- Feb 20
How One Guy's Financial Mess Could Change Your Certification Marketing
On September 22, 1988, Dave Ramsey, a once successful Tennessee real estate broker, signed bankruptcy papers to forestall the seizure and sale of his home furniture scheduled for the following day.
During the previous 30 months, Ramsey had nearly succeeded in paying back $3 million in mortgage loans that had fueled his house-flipping business.
On the day he filed for bankruptcy, the remaining balance owed to creditors was $378,000, but he had run out of time, energy and loan extensions. Bankruptcy was his last legal option to avoid the humiliation of a court-ordered sale in the front yard of his home.
Today, Dave Ramsey is the "get out of debt" expert advising 17 million weekly listeners of The Dave Ramsey Show, broadcast daily via 600 radio affiliates across the United States. He is a four-time New York Times bestselling author. Three million people have completed courses through his Financial Peace University.
In 2019, his parent company, Ramsey Solutions, posted annual revenue of $239 million and was named The Best Place to Work by the Nashville Business Journal.
What Dave Ramsey can teach us about marketing messages
According to Don Miller, author of the Wall Street Journal bestseller, Building a Story Brand, Ramsey's marketing message is not based on a story of personal redemption.
It's based on clarity.
Ramsey went bankrupt. He then helped thousands of people get out of debt. And he can help you, too.
That simple story is an empathy statement followed by an authority statement.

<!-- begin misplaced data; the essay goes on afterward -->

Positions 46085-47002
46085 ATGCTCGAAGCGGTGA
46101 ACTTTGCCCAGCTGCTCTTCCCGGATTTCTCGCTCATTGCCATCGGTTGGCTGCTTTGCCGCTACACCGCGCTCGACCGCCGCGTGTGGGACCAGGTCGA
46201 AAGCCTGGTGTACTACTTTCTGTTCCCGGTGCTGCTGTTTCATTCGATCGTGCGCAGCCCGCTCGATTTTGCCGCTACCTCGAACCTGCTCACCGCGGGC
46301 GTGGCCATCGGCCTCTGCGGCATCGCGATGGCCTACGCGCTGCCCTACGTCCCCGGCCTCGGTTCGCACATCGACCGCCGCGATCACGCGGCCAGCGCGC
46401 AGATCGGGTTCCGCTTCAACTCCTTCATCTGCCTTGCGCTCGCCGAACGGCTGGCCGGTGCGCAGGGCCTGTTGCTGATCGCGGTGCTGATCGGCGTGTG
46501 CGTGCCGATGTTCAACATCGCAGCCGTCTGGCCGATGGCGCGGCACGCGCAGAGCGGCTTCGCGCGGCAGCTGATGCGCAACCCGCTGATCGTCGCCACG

He got into a financial mess of his own making just like thousands of other people. His former problem is now the point of connection (empathy) with the current problem dogging his listeners: too much debt.
He learned firsthand the devastating impact of being overleveraged and, years later, the liberation of savings, investments and cash flow. He took his contrarian message of debt-free living to the airwaves and found the third-largest talk-radio audience in history. He's the authority, the guide with the solution to get people solvent again.
The importance of guides, heroes and clarity
Certification sponsors are guides because their certification solution solves a problem for the hero, the certification prospect.
The prospect's problem could be limited opportunities for career advancement or an unfulfilled desire for the credibility or recognition that certification confers.
A certification program's empathy statement could speak to the unfairness of a stalled career or the injustice of overlooked talent. This strikes a chord with the prospect hero.
The program's authority statement could position the certification sponsor as the expert with the solution (the exam) that opens the door to a better, more rewarding career for the hero.
Invoking axioms from Hollywood screenwriting, Don Miller says there are two important reasons why the certification program is not the hero:
- The traditional hero is often weak or flawed until the climactic moment, which, in this case, could be passing an exam. Troubled by self-doubt and slow to take action, the hero is a project under construction. That's not the certification program.
- If the certification program were the hero, there would be no room for prospects to also see themselves as heroes. Prospects aren't looking for another hero, they want a guide with a solution to their problem.
So, when wordsmithing the marketing message of your certification, consider a screenwriter's approach and position your program as the trusted guide with the solution.
Simple empathy and authority statements, like those of Dave Ramsey, create the clarity that engages your prospects and calls them to action.
According to Miller, people don't buy the best products and services. They buy the ones they can understand the fastest. Clear and simple messaging wins every time.